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Cinesonica: Sounding film and video

Cinesonica: sounding film and video explores previously neglected and under-theorised aspects of film and video sound, drawing on detailed case study analyses of Hollywood cinema, art cinema, animated cartoons, and avant-garde film and video.

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The Music and Sound of Experimental Film

This book explores music/sound-image relationships in non-mainstream screen repertoire from the earliest examples of experimental audiovisuality to the most recent forms of expanded and digital technology. It challenges presumptions of visual primacy in experimental cinema and rethinks screen music discourse in light of the aesthetics of non-commercial imperatives.

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Visual Music Masters: Abstract Explorations of Past and Present Artists

What links exist between sounds and abstract images? What were the first audiovisual instruments? What was the influence of music on Kandinsky’s work? What are the most relevant audiovisual installations? What are the relationships between VJs and live cinema? And, what is synesthesia?

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The Adiovisual Breakthrough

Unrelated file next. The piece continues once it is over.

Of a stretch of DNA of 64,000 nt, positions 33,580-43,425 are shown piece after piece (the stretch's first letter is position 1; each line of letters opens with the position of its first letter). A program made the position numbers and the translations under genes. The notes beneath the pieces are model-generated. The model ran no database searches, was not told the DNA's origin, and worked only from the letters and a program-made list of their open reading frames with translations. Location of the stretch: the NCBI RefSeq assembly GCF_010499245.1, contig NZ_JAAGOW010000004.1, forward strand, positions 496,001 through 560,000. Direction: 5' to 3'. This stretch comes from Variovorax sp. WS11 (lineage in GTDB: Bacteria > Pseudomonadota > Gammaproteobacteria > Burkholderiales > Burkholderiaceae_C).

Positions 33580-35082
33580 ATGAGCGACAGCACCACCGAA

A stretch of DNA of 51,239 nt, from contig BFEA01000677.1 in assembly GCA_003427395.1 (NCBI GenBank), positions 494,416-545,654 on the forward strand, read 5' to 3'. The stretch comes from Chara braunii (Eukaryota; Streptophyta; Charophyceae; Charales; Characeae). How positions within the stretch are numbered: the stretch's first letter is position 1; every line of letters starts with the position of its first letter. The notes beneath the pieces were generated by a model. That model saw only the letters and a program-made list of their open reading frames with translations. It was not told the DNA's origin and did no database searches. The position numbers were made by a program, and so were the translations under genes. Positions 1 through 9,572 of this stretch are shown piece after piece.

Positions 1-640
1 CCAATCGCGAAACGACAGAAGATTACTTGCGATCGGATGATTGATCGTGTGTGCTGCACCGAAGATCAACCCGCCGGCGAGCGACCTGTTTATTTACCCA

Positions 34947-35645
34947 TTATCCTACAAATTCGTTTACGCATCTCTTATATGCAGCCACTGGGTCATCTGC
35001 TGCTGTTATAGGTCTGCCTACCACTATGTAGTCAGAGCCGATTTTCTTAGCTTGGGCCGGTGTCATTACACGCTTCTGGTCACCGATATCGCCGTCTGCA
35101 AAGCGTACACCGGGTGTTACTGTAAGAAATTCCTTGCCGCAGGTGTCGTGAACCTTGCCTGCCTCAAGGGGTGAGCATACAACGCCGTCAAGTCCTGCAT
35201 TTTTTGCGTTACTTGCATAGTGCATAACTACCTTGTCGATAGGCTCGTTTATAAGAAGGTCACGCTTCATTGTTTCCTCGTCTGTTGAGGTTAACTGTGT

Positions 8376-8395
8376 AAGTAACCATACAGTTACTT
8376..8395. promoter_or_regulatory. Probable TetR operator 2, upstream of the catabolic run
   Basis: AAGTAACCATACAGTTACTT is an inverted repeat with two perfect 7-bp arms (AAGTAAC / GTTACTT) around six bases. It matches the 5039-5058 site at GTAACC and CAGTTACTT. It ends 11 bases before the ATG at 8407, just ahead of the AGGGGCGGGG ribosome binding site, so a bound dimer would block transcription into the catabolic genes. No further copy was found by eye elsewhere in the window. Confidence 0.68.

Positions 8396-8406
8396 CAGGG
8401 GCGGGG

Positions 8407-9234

Visual music, expanded cinema, live cinema, VJing, live audiovisual performance—these are concepts enough to create some confusion in the wide realm of today’s artistic audiovisual production. While each of these concepts is widely propagated and suggestive of its own line of history and shared practices, they are not as yet sufficiently defined for theoretical debate and clear practical use.

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Rumour and Radiation: Sound in Video Art

 

This is a book about video art, and about sound art.
 
The thesis is that sound first entered the gallery via the video art of the 1960s and in so doing, created an unexpected noise. The early part of the book looks at this formative period and the key figures within it - then jumps to the mid-1990s, when video art has become such a major part of contemporary art production, it no longer seems an autonomous form.
 
Paul Hegarty considers the work of a range of artists (including Steve McQueen, Christian Marclay, Ryan Trecartin, and Jane and Louise Wilson), proposing different theories according to the particular strategy of the artist under discussion. Connecting them all are the twinned ideas of intermedia and synaesthesia. Hegarty offers close readings of video works, as influenced by their sound, while also considering the institutional and material contexts. Applying contemporary sound theory to the world of video art, Paul Hegarty offers an entirely fresh perspective on the interactions between sound, sound art, and the visual.

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Sounding the Gallery: Video and the Rise of Art-Music

Sounding the Gallery explores the first decade of creative video work, focusing on the ways in which video technology was used to dissolve the boundaries between art and music. Becoming commercially available in the mid 1960s, video quickly became integral to the intense experimentalism of New York City's music and art scenes